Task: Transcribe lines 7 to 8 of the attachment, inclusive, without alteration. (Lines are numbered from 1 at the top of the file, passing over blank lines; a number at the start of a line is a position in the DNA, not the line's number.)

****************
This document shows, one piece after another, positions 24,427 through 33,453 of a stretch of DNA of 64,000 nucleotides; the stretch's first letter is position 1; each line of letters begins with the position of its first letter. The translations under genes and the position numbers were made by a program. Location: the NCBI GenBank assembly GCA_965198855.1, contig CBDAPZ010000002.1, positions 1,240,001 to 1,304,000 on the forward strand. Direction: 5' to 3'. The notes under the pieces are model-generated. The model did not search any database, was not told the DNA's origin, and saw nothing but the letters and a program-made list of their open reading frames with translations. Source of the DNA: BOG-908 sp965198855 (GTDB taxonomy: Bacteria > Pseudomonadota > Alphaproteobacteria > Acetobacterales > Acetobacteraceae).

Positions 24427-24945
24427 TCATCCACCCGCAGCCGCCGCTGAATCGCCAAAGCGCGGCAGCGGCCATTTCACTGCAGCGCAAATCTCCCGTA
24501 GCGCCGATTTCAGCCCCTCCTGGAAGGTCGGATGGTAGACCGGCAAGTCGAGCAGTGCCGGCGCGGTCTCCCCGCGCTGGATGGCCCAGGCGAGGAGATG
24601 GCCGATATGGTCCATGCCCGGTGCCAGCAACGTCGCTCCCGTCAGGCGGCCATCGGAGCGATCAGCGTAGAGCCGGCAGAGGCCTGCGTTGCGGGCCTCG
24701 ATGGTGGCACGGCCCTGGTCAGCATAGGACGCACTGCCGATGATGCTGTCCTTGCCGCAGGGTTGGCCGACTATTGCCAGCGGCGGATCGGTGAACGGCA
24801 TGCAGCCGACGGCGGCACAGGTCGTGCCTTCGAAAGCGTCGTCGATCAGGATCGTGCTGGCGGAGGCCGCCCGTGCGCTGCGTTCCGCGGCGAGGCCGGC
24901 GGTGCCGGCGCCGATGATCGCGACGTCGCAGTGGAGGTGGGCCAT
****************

24801 TGCAGCCGACGGCGGCACAGGTCGTGCCTTCGAAAGCGTCGTCGATCAGGATCGTGCTGGCGGAGGCCGCCCGTGCGCTGCGTTCCGCGGCGAGGCCGGC
24901 GGTGCCGGCGCCGATGATCGCGACGTCGCAGTGGAGGTGGGCCAT